Is the equation we will use to demonstrate how to factorise quadratics.
The first step involves using the basic shape of all quadratic factorisation:
We must realize certain equalities that appear between the different expressions of this equation.
This rigid layout can be used to factorise quadratics, but quadratics are all about pattern recognition and a small amount of practice goes a long way.
1. As our quadratic has no number multiplying on x^2 the first step of the solution is simple, we know that both C and D are equal to 1 as 1 only has one factor.
2. This is where paths in the solution diverge, as c in our equation, -6, has a number of factors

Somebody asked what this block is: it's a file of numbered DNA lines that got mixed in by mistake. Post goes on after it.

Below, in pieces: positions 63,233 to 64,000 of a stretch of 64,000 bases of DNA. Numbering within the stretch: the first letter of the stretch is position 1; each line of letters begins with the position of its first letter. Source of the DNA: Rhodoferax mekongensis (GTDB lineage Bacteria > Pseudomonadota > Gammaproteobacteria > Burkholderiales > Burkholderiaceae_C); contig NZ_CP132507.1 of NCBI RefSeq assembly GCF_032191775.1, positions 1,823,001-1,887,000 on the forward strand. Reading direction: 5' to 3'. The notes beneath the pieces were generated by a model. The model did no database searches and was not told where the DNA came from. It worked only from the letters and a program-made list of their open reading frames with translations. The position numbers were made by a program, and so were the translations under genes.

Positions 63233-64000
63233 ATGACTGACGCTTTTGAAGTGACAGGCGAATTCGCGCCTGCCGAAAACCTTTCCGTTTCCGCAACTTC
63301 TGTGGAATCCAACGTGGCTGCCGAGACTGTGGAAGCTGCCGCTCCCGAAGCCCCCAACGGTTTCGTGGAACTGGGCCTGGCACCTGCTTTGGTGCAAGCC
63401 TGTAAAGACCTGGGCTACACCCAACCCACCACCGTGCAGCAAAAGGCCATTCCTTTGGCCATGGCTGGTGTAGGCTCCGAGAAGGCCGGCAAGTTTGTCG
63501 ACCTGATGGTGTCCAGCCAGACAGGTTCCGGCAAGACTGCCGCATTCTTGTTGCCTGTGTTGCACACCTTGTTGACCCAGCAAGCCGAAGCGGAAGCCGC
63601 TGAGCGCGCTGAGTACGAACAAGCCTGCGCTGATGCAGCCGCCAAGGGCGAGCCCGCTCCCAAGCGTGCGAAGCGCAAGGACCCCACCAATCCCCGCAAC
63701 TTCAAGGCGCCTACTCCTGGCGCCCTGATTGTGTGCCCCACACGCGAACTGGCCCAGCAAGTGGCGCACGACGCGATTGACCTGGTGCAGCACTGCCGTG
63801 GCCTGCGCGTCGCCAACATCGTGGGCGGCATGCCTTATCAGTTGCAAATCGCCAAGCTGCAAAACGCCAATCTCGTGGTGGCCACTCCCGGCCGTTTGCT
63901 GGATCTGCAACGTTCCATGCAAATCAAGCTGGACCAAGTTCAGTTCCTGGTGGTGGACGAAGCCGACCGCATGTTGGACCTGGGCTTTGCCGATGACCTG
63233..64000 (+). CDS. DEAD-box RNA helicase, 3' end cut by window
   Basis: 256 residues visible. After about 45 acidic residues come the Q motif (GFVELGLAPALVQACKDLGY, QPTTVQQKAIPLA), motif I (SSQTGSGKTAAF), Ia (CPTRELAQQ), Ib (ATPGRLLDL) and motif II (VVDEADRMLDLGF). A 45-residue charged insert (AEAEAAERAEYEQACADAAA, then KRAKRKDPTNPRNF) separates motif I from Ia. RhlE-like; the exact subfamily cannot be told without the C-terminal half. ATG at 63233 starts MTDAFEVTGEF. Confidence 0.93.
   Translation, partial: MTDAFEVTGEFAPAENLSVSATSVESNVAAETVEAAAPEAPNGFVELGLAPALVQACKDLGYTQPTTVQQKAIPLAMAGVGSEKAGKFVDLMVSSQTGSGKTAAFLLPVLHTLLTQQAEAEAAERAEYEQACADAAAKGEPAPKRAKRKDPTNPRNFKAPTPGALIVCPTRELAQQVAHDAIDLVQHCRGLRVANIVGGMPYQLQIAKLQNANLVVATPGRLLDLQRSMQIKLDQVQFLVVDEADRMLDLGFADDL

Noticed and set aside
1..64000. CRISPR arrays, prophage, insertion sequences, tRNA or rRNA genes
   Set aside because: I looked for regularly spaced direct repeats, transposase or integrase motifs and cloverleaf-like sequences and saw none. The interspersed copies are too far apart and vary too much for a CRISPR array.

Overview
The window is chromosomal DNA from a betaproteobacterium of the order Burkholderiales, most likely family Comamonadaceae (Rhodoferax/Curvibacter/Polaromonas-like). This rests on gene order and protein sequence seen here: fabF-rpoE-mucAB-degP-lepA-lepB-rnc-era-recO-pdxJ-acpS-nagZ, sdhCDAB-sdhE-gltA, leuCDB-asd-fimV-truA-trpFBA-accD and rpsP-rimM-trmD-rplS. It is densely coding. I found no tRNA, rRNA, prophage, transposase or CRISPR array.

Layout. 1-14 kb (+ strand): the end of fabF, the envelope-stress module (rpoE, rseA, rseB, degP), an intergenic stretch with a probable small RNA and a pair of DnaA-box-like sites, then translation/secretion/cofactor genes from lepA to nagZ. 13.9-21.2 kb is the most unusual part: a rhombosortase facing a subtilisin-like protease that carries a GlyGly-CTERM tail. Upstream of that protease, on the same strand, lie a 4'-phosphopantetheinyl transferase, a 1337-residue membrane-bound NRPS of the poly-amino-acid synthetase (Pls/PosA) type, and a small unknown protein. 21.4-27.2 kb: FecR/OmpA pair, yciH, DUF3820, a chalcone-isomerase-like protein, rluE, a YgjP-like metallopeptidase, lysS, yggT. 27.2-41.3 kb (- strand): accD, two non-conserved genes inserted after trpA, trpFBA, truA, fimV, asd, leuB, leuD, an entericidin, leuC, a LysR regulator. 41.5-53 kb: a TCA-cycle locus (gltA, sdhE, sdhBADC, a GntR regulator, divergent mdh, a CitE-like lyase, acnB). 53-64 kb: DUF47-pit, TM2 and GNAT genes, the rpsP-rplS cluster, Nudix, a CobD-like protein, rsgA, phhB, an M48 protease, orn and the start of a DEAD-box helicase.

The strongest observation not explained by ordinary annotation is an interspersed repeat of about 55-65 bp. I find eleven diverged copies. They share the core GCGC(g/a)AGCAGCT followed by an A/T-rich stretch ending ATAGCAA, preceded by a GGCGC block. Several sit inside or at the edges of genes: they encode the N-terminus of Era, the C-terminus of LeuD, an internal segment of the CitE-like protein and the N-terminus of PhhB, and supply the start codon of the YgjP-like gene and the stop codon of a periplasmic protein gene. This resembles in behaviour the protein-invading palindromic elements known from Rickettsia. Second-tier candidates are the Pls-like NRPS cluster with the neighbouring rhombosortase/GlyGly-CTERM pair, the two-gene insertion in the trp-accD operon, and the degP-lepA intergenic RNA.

Those factors are:
So we know the A and B are one of these factor pairs.
From step 1 in our solution, we know that both C and D are equal to 1. Meaning we can simplify our equation:
Now, from the factors we found in step 2, we must select a pair thats sum equals 1.
+3-2=1, so we know that A=+3 and B=-2 (it is arbritrary which number is assigned to each letter as the rest of the equation is the same).
Finally, checking our answer:
Following a rigid method is not recomended for solving quadratics, remember steps and the equalities that must occur, and practice, are the most important things.